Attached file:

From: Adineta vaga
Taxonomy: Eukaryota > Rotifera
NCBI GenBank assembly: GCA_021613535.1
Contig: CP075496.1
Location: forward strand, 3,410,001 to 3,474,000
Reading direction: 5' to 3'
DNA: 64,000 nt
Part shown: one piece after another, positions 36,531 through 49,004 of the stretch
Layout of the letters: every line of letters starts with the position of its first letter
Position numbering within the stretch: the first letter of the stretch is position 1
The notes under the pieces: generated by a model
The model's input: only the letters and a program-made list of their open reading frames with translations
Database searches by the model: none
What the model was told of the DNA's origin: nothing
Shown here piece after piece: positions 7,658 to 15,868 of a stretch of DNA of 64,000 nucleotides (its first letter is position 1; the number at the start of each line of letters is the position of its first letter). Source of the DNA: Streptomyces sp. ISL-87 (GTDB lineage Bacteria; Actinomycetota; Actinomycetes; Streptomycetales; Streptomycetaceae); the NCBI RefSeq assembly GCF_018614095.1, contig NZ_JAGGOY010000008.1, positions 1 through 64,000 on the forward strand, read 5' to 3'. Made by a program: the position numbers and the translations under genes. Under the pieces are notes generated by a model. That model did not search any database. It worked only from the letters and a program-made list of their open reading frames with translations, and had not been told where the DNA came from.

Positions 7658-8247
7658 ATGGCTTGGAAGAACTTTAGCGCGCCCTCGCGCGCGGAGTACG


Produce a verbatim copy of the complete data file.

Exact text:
From: Adineta vaga
Taxonomy: Eukaryota > Rotifera
NCBI GenBank assembly: GCA_021613535.1
Contig: CP075496.1
Location: forward strand, 3,410,001 to 3,474,000
Reading direction: 5' to 3'
DNA: 64,000 nt
Part shown: one piece after another, positions 36,531 through 49,004 of the stretch
Layout of the letters: every line of letters starts with the position of its first letter
Position numbering within the stretch: the first letter of the stretch is position 1
The notes under the pieces: generated by a model
The model's input: only the letters and a program-made list of their open reading frames with translations
Database searches by the model: none
What the model was told of the DNA's origin: nothing
Shown here piece after piece: positions 7,658 to 15,868 of a stretch of DNA of 64,000 nucleotides (its first letter is position 1; the number at the start of each line of letters is the position of its first letter). Source of the DNA: Streptomyces sp. ISL-87 (GTDB lineage Bacteria; Actinomycetota; Actinomycetes; Streptomycetales; Streptomycetaceae); the NCBI RefSeq assembly GCF_018614095.1, contig NZ_JAGGOY010000008.1, positions 1 through 64,000 on the forward strand, read 5' to 3'. Made by a program: the position numbers and the translations under genes. Under the pieces are notes generated by a model. That model did not search any database. It worked only from the letters and a program-made list of their open reading frames with translations, and had not been told where the DNA came from.

Positions 7658-8247
7658 ATGGCTTGGAAGAACTTTAGCGCGCCCTCGCGCGCGGAGTACG